Naomi Klein was announced last night (Tuesday 24 February, 2009) as the winner of the first £50, 000 Warwick Prize for Writing.
The unique new prize, run and self-funded by the University of Warwick, stands out as an international cross-disciplinary biennial award open to any genre or form of writing.
Canadian journalist Klein’s winning book The Shock Doctrine (Penguin) was chosen from a diverse shortlist of six international titles. This year’s prize theme of ‘Complexity’ was interpreted differently by each writer, all experts in their genres, and ranged from music criticism and scientific theory to Spanish fiction.
Chair judge China Miéville, award-winning author of fantasy fiction, announced the winner at a ceremony at the University of Warwick. Miéville said:
''Every book on the shortlist was exceptional, but of course it had, ultimately, to come down to one. Naomi Klein's The Shock Doctrine is a brilliant, provocative, outstandingly written investigation into some of the great outrages of our time. It has started many debates, and will start many more, and we're delighted to award it the first Warwick Prize for Writing.”
Klein’s The Shock Doctrine is based on breakthrough historical research and four years of on-the-ground reporting. Using detailed case studies from around the world, Klein charts the rise of disaster capitalism where moments of collective crisis – 9/11 and Hurricane Katrina for example – are exploited by global corporations to usher in radical social and economic change.
David Morley, Director of the Warwick Prize for Writing, comments: “Prizes are important. They offer a beckoning point to a writer. They set the tone of a writer’s progress in the world. The best books defy categorisation. I am therefore delighted that Naomi Klein’s The Shock Doctrine has won the inaugural Warwick Prize for Writing. It is important to recognise her achievement with a prize of international calibre.”
The University of Warwick's Vice-Chancellor, Professor Nigel Thrift, said: "I am delighted, that in its very first year, the Warwick Prize for Writing has attracted such an international spread of nominated and short listed publications. This reflects the University of Warwick's own global outlook and the international diversity of its staff and students. I offer my congratulations to Naomi Klein and hope that she will be able to spend a short time with us as one of the many leading international researchers and writers who elect to spend a period at Warwick as a visiting fellow."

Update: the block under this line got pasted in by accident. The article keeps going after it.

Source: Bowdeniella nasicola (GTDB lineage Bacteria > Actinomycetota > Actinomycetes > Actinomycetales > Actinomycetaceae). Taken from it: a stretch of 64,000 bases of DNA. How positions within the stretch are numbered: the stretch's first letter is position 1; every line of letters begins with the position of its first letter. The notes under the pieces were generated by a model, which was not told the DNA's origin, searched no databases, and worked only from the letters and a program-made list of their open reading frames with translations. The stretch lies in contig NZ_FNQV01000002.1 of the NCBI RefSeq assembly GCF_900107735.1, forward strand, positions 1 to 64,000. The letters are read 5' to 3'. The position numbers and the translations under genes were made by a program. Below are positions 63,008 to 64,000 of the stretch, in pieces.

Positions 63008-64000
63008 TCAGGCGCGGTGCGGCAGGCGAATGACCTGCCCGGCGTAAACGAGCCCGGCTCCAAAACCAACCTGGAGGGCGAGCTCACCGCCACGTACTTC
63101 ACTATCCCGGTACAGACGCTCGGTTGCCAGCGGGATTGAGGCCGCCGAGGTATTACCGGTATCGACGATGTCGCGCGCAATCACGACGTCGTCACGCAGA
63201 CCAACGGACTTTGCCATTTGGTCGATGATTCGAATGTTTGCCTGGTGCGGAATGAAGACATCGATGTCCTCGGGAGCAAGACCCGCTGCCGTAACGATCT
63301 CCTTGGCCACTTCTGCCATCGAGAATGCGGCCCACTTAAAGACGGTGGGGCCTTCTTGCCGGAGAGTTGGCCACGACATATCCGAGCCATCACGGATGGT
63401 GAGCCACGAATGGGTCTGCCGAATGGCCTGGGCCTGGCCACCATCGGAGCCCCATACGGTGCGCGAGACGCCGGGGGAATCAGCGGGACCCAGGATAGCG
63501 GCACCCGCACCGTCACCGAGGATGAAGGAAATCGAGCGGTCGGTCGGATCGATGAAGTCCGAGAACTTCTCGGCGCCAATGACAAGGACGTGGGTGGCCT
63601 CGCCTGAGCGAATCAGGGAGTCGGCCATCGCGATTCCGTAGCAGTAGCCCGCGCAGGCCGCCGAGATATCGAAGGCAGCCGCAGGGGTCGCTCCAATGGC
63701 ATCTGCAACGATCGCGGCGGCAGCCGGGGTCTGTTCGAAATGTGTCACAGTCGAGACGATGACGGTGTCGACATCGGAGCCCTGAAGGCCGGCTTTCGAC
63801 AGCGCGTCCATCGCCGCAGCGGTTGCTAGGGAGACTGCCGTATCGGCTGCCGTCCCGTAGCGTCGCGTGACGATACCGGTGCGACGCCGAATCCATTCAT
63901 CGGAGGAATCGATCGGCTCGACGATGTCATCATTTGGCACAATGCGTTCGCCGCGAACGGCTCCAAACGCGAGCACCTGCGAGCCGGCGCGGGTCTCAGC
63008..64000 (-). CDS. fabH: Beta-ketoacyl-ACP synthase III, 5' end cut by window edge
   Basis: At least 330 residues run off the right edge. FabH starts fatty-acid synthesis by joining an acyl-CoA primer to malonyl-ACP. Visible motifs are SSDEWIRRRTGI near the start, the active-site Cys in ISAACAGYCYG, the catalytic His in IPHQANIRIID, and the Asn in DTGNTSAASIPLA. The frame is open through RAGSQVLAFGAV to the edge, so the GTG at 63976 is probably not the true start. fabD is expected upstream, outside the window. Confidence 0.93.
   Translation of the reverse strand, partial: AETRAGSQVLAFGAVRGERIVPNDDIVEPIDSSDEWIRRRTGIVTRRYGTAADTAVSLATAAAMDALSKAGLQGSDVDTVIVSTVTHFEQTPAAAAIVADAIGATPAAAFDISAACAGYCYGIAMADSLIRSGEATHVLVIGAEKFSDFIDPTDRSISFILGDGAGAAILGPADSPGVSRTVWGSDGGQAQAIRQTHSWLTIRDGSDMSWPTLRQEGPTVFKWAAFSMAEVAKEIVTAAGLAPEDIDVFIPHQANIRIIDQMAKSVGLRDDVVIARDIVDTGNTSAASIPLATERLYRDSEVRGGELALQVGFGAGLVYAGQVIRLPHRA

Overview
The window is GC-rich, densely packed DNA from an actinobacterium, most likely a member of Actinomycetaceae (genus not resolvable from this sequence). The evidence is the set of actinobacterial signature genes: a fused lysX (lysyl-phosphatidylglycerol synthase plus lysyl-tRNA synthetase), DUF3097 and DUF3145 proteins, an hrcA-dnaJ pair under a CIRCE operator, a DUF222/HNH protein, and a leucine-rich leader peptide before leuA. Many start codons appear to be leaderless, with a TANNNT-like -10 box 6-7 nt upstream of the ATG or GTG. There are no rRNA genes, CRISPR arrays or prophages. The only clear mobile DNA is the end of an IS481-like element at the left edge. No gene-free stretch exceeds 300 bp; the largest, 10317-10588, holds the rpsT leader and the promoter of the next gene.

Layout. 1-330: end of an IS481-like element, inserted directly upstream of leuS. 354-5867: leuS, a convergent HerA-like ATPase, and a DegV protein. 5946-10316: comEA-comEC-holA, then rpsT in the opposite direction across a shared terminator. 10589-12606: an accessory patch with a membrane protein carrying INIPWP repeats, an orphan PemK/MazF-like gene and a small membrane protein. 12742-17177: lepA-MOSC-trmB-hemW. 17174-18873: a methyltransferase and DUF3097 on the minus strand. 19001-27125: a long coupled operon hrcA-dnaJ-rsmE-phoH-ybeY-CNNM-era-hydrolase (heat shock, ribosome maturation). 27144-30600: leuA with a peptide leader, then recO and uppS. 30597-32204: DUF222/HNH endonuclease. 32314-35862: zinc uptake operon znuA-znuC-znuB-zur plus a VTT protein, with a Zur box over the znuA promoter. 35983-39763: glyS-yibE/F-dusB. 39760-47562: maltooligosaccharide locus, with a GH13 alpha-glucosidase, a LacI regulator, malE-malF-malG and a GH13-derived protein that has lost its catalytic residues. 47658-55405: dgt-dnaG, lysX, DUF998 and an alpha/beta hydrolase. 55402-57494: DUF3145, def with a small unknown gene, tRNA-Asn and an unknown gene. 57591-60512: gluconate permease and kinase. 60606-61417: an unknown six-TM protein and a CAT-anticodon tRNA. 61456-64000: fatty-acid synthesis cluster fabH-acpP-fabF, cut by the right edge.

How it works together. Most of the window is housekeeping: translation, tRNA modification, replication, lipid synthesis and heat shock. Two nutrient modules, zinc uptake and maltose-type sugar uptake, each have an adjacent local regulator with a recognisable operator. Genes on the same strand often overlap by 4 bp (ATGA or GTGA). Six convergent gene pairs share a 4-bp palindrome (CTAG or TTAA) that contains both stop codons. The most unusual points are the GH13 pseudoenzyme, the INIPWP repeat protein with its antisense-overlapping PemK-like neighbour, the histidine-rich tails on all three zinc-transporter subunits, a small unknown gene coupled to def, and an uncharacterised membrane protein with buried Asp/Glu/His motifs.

Joining Miéville on this year’s judging panel was journalist Maya Jaggi; novelist, translator and academic Maureen Freely; Britain’s first book blogger Stephen Mitchelmore and University of Warwick mathematician Professor Ian Stewart.
The theme of ‘Colour’ was also announced last night for the 2011 Warwick Prize for Writing.
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For further information on The Warwick Prize for Writing please contact:
Elise Oliver or Ruth Cairns at Colman Getty
Tel: 020 7631 2666 Fax: 020 7631 2699
Email: firstname.lastname@example.org or email@example.com
For further information on the University of Warwick please contact:
Peter Dunn, Press and Media Relations Manager at the University of Warwick
Tel: 02476 523708 or 07767 655860
Notes to Editors
The University of Warwick is one of the UK’s leading research universities. Consistently ranked in the top 10 of all the University league tables produced by UK national newspapers and ranked 7th among the UK's 100 universities for quality of research (Funding Councils' Research Assessment Exercise, 2008)
The £50,000 Warwick Prize is entirely self-funded by the University of Warwick. The University is able to make such an investment as it generates 63% of its own income
In addition to the £50,000 monetary prize, the winning author will be awarded the opportunity to take up a short placement at the University of Warwick
The Warwick Prize for Writing is an innovative new literature prize that involves global competition, and crosses all disciplines. The Prize will be given biennially for an excellent and substantial piece of writing in the English language, in any genre or form, on a theme which will change with every award